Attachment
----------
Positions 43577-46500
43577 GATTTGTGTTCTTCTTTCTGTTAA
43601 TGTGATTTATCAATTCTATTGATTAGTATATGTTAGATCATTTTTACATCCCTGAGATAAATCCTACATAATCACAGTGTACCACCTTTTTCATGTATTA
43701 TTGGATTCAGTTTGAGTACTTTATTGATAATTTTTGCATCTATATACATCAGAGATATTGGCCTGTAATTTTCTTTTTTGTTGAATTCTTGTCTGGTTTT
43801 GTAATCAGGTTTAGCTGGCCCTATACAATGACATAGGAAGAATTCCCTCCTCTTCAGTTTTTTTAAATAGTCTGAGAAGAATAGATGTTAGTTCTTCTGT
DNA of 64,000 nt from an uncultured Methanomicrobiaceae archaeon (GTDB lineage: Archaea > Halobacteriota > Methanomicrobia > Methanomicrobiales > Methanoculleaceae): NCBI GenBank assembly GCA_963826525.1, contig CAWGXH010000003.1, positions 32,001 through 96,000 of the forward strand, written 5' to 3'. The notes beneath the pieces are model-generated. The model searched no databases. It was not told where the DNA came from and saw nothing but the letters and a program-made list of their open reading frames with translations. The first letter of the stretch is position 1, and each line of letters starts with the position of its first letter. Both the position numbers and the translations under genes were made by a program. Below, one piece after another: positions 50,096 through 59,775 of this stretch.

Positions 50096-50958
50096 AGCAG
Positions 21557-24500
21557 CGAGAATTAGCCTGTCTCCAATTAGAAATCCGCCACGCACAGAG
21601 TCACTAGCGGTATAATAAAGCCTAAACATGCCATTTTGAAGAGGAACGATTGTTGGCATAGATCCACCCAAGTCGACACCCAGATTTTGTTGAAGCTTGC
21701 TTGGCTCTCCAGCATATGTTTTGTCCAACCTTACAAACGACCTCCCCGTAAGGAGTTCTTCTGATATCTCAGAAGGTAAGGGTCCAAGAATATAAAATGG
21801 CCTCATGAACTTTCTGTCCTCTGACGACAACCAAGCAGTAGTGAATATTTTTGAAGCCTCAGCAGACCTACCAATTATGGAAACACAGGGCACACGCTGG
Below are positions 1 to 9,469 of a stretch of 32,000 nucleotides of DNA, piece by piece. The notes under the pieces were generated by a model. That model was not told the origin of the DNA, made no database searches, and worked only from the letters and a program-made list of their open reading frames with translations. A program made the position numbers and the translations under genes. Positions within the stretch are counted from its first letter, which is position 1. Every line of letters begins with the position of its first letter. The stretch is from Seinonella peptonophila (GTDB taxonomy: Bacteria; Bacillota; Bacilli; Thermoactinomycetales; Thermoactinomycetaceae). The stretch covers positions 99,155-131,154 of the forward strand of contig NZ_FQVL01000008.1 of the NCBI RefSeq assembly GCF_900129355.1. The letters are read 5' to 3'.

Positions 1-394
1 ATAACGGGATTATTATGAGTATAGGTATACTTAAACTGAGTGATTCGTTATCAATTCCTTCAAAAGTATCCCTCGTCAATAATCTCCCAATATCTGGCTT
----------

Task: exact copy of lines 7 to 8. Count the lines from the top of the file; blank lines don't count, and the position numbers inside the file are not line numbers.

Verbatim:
Positions 50096-50958
50096 AGCAG